Sudan Caucus Briefing: Crisis in the Nuba Mountains

Posted by Niccole Rivero

The Sudan Caucus of the U.S. House of Representatives convened for a briefing on the escalating crisis in the Nuba Mountains last week. One of several ongoing conflicts in Sudan, systematic violence in South Kordofan and Blue Nile states targets civilians and is perpetrated by rebels groups and government forces.

The Enough Project’s Jonathan Hutson joined panelists Jonathan Temin of the U.S. Institute of Peace, EJ Hogendoorn of the International Crisis Group, and Lauren Ploch Blanchard of the Congressional Research Service to discuss the ongoing humanitarian crisis and how the international community can work to end the suffering and address underlying causes of violence. The panelists each offered insights into the current conflict, including historical background and recommendations for achieving lasting peace in the region.

The U.N. estimates over 200,000 people have been displaced from South Kordofan and Blue Nile and fled over the borders into South Sudan and Ethiopia. Fighting has trapped many more in the Nuba Mountains without access to humanitarian aid. “The SPLM-N rebels and the government of Sudan are locked in a strategic stalemate and will continue unless something changes from the outside,” said Hogendoorn. Temin emphasized that the Tripartite Process has been unsuccessful in securing humanitarian access to the two states, and the piecemeal solutions of the past are no longer an option in resolving the crisis.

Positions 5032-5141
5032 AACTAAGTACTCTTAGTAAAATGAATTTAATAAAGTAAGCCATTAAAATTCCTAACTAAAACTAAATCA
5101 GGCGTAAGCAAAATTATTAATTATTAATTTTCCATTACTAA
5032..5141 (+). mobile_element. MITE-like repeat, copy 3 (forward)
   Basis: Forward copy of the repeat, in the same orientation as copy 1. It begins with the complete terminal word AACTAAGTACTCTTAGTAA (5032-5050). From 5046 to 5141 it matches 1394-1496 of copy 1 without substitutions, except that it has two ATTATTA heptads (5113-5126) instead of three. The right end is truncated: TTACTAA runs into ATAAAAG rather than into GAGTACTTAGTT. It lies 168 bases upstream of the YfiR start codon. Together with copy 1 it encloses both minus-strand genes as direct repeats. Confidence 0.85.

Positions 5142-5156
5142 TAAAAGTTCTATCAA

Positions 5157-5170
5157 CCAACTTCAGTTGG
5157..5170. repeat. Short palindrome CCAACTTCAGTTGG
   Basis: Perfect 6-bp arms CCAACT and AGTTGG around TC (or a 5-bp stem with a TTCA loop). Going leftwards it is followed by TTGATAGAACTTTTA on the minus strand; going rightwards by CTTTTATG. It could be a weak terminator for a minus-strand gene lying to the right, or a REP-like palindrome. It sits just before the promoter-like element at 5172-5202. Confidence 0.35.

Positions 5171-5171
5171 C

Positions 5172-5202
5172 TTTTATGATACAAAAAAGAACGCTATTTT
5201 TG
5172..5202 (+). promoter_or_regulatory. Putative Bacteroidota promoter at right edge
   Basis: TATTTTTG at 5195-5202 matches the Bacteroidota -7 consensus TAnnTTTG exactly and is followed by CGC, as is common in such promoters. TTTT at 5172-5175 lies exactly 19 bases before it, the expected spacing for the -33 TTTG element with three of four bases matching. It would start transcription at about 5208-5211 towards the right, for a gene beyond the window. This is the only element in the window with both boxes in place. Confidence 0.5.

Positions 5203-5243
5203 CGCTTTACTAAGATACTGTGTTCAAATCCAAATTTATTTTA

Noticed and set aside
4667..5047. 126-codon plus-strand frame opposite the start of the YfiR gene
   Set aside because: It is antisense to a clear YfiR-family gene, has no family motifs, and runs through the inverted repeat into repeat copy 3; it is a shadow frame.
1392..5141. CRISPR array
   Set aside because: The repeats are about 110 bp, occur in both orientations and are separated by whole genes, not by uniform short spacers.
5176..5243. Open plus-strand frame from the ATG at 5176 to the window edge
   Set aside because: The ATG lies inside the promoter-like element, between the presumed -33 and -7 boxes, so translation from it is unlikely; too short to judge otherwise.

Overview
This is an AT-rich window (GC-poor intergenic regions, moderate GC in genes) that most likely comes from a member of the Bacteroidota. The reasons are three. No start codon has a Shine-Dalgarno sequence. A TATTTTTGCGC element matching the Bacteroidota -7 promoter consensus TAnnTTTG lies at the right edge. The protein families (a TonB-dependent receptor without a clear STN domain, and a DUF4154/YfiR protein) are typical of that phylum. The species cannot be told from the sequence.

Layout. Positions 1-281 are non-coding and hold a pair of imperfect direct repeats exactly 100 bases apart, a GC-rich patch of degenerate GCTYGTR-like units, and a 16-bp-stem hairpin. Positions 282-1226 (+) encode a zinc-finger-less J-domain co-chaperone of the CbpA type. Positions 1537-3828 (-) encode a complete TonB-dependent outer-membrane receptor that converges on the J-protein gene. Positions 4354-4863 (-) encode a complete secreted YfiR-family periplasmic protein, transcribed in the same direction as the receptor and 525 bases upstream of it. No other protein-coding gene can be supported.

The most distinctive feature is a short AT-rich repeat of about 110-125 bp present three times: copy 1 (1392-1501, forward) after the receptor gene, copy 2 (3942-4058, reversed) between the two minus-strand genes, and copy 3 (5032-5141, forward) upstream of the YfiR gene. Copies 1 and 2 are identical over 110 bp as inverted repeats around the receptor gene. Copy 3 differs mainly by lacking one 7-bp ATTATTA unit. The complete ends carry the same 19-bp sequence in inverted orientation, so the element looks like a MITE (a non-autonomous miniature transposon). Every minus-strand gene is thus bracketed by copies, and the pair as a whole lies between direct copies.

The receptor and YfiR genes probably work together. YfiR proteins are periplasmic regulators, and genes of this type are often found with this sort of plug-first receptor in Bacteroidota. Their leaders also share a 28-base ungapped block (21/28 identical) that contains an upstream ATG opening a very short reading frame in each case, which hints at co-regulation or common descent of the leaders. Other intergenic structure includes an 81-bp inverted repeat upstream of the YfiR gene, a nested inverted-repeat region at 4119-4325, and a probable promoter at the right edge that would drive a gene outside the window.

Hutson highlighted the work of Satellite Sentinel Project , or SSP, which analyzes satellite imagery and eyewitness reports from the ground to monitor and report threats to human security in the Sudans. Most recently, SSP has documented evidence of the burning of 26 Nuban villages in a 54 square mile area from November 17-27. This evidence adds to the growing body of documentation of crimes the government of Sudan has perpetrated against its own citizens, including indiscriminate bombings, mass killings, and starvation warfare, which can constitute as crimes against humanity and war crimes. Furthermore, Khartoum’s refusal to allow humanitarian access to South Kordofan and Blue Nile only serves to further compound its crimes.

Although guaranteeing humanitarian access to South Kordofan and Blue Nile is the most pressing matter, Temin emphasized that it must be part of a larger political conversation. There is no quick fix, and any agreement signed now between the SPLM-N and the government of Sudan will not bring lasting peace unless it encompasses the wide-ranging issues that continue to plague the country, connected to the marginalization of areas outside of Khartoum.

The reality, as Temin pointed out, is that the U.S. on its own does not have much influence when it comes to Sudan’s behavior. Sanctions have not had a meaningful effect, and the classic tools of diplomacy no longer apply. The international community must jointly focus on promoting the idea of a comprehensive solution, he said. The African Union will also have to play a critical role in any process. Additionally, the U.S. could be working more closely with Sudan’s allies—especially Egypt, Qatar, and Saudi Arabia—to apply critical diplomatic pressure on the government to end its campaign of violence against civilians, allow humanitarian access to the Nuba region, and begin a peace process with the rebels.